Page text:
Washington DC comedian Tim Young had strong feelings against the second amendment, that is until he was robbed in a public place in plain view of a crowd of people by two armed attackers.
He was on his way to perform at a DC hotspot known as The Wharf when two men, one of which banished a gun, robbed him. The comedian called out for help from the large crowd of people who were close enough to witness the crime and hear Tim’s pleas for help.
“That level of fear and that level of helplessness that you feel,” Young told reporters, “it doesn’t compare to anything else I’ve felt in my life. There’s no man card involved. I was defenseless.”
Young explained that he had always assumed the police and the presence of other people would be enough to keep him safe from events like this. Of course, most of us understand that is not the case.
It is especially not the case that the presence of others protects a crime victim from attack or robbery when the criminals are armed and the law abiding citizens are not. There is no blame to be had for those who, unarmed, saw a gun-wielding man committing a crime- and did not help. In a situation like that, the best a person can do is to get out of the criminal’s line of sight and call the police.
But that brings us to Young’s second problematic assumption, the assumption that the police offer meaningful protection from crime. The fact that we have armed law enforcement and a system of punishments for those who commit crime is a deterrent. But it is not a protection.
The police cannot arrive on scene fast enough to prevent a robbery or some other act of violence. The average police response time nationwide is about five minutes. The average gun battle lasts less than thirty seconds. That means the only one who can protect a person from crime is the person himself.
Young talks about the fear and the helplessness he felt as he stood defenseless, completely at the mercy of his robbers, while the crowd looked on. “They just stood by and watched as I was yelling for help. ‘Help, I’m being robbed!’ They stood by and watched.”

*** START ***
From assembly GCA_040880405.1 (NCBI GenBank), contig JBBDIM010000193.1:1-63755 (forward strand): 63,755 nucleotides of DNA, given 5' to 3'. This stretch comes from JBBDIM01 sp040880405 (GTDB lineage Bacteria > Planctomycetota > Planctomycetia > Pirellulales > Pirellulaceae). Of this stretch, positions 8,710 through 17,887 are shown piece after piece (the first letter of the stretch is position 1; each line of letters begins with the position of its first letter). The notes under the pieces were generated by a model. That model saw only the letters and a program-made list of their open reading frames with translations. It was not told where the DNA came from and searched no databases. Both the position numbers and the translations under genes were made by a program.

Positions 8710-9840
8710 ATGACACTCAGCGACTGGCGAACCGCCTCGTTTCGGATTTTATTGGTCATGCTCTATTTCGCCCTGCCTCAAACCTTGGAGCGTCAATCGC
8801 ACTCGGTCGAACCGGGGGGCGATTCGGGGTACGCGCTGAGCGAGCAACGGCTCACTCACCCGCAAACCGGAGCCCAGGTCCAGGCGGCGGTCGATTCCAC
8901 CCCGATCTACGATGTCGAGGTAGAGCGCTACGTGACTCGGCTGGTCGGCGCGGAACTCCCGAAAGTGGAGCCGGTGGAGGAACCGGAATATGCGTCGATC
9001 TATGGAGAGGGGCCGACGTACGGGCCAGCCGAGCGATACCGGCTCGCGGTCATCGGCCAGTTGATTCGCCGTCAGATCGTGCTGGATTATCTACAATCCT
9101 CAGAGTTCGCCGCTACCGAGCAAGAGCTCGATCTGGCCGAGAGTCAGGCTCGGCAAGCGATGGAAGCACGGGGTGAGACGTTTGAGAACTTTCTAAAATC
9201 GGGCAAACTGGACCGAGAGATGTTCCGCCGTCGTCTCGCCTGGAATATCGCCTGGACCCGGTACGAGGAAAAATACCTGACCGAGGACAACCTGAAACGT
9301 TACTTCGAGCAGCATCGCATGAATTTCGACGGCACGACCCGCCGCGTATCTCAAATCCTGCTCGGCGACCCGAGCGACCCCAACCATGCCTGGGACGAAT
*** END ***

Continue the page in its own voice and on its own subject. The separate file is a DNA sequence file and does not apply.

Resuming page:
People who believe they are safe from this kind of attack lack a visceral understanding of what being threatened at gunpoint really means. It means you are being given the choice to obey the criminal and hand over your personal belongings, or face the risk of immediate death or grievous injury.
For the average person, whose resources are modest- handing over personal belongings is a much more serious matter than it would be for an affluent person. For most Americans, losing a couple hundred dollars, a jacket, wallet, and/or a cell phone could cause them to miss a rent or mortgage payment or lose their job.
Once a staunch anti-gun advocate, Young now understands what the right to self-defense means. It means having the freedom to protect yourself from criminals using prevalent weapon technology. It is simply the right to have a chance in a fight with an armed assailant.
Young said, “I think a lot of those people who are opposed to having a concealed carry permit and being able to own a weapon have never had one pointed directly at them when they have nothing on them.”
When interviewers asked him what he would have done if he had been armed, he said he would have used it to defend himself.
But like many other major American cities, Washington DC makes it extremely hard for people to carry guns legally. John Stossel recently ran a piece about the campaign of arbitrary imprisonment the City of New York wages against people who carry guns legally and follow all of the local regulations.
Stossel himself tried to obtain a concealed carry permit. The process took months, cost him thousands of dollars, and he was still turned down even though he has no criminal record.
It’s difficult to pretend that anti-gun lawmakers do not realize their policies actually hurt Americans and empower criminals. They claim to believe guns themselves are the cause of violence. And the areas where the strictest gun laws exist are also the highest crime areas.
In Stossel’s report, an Iraq veteran living in New York said, “They want you to know that you aren’t important enough to be allowed to carry a gun to protect your family. It’s about status, and their superiority.”
~ American Gun News